Self-Perpetuating Spiral Arms

 

The precise nature of spiral structure in galaxies remains uncertain. Recent studies suggest that spirals result from interactions between disks and satellite galaxies. Instead, leaving aside the grand bi-symmetric spirals, here we consider the possibility that the multi-armed spiral features originate from density inhomogeneities orbiting within disks. Using high-resolution N-body simulations, we follow the motions of stars under the influence of gravity, and show that mass concentrations with properties similar to those of giant molecular clouds can encourage the formation of spiral arms through a process termed swing amplification.  However, unlike in earlier work, we demonstrate that the eventual response of the disk can be highly non-linear, significantly modifying the development and longevity of the resulting patterns. Contrary to expectation, ragged spiral structures can survive at least in a statistical sense long after the original perturbing influence has been removed, motivating a new interpretation of various phenomena, including disk heating, radial migration, and galaxy pattern speeds.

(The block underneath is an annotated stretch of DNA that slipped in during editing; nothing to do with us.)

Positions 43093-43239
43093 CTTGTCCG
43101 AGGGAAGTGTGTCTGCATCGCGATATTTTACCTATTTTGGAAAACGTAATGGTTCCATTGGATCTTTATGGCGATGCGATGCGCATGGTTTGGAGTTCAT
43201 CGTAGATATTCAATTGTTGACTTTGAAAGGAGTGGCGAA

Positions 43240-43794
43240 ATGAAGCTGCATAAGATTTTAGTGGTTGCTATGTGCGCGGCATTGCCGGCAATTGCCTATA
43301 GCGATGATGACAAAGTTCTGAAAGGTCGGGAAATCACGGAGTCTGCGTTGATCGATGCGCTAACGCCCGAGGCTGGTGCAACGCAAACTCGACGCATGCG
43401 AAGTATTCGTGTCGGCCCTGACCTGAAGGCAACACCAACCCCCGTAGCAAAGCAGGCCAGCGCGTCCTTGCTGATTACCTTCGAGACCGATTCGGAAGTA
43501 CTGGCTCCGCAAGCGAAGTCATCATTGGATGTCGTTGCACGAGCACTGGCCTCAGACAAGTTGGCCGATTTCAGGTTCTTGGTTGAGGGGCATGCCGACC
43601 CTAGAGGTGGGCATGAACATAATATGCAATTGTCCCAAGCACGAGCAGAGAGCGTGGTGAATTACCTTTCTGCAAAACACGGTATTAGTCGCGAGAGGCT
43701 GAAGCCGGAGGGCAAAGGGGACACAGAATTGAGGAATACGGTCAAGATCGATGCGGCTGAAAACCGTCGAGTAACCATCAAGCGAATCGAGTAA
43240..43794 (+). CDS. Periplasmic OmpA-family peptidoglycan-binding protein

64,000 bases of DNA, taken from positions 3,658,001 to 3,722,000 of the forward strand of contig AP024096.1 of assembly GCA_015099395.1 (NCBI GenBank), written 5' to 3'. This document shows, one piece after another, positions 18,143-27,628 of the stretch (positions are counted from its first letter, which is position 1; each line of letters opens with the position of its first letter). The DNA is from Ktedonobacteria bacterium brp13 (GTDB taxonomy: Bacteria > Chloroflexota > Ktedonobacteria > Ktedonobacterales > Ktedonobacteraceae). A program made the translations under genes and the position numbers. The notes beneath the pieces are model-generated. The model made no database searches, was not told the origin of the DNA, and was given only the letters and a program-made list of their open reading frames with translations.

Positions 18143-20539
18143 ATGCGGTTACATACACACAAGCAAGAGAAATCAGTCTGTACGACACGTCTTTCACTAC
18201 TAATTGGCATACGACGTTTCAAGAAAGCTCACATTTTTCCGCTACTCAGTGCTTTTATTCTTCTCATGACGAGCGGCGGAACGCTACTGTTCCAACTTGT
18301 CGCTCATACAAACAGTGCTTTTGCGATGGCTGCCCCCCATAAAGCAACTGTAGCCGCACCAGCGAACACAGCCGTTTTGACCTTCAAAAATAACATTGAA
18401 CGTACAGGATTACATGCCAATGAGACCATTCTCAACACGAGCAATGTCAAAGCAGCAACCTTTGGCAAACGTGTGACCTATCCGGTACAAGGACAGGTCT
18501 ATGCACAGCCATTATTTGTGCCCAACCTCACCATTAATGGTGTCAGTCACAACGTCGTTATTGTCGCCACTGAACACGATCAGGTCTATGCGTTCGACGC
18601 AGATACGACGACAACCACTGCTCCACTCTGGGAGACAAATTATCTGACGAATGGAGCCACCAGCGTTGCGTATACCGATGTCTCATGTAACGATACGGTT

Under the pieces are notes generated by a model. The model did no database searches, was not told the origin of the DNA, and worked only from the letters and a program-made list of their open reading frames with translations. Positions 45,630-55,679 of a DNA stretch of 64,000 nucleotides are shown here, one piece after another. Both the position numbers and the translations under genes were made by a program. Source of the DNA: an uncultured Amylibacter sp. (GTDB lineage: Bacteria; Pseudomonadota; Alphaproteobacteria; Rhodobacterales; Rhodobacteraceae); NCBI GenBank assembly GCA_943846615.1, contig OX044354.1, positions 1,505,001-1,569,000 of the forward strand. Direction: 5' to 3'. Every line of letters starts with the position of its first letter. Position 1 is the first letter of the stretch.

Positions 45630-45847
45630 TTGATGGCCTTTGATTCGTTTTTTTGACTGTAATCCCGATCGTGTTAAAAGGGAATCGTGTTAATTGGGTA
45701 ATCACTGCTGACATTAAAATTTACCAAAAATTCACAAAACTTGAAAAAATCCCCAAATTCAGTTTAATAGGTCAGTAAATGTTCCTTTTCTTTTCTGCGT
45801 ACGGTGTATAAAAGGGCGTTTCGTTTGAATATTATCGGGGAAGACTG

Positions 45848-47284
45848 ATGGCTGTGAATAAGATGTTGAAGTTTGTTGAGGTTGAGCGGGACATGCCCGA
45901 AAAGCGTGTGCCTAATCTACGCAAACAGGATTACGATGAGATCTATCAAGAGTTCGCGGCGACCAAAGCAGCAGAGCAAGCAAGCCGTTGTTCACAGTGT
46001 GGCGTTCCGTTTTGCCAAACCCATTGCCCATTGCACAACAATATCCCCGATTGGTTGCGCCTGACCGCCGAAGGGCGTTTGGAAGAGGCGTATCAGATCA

This is an artistic visualization of our simulation on the formation of spiral features  done in collaboration with SCI in Utah.



Disk with 1,000 giant molecular clouds corotating shows formation of spiral arms

(the disk is displayed face-on on cartesian coordinates on the left panel while surface density residuals are shown in polar polar coordinates on the right panel).












Spiral arms are density waves and are not material: a patch of stars is identified in the overdenity region of the arm and colored in black at the time when the arms are fully deveoped. The stars in the patch are followed forward in time and spread out confirming that spiral arms in our simulations are density waves.





Disk once the 1,000 perturbers are removed: arms are surprisingly long-lived.













A stellar disk is perturbed by a single object with mass of 10^7 Msun forced to circle on a circular orbit: evidence of non-linear effects after less than 1 galactic year.




After 1 galactic year the object of 10^7 Msun is removed: the arms become self-perpetuating.






The disk is bombarded by substructures as predicted by cosmological simulations that leads to the formation of rings and arcs but not ragged spiral arms.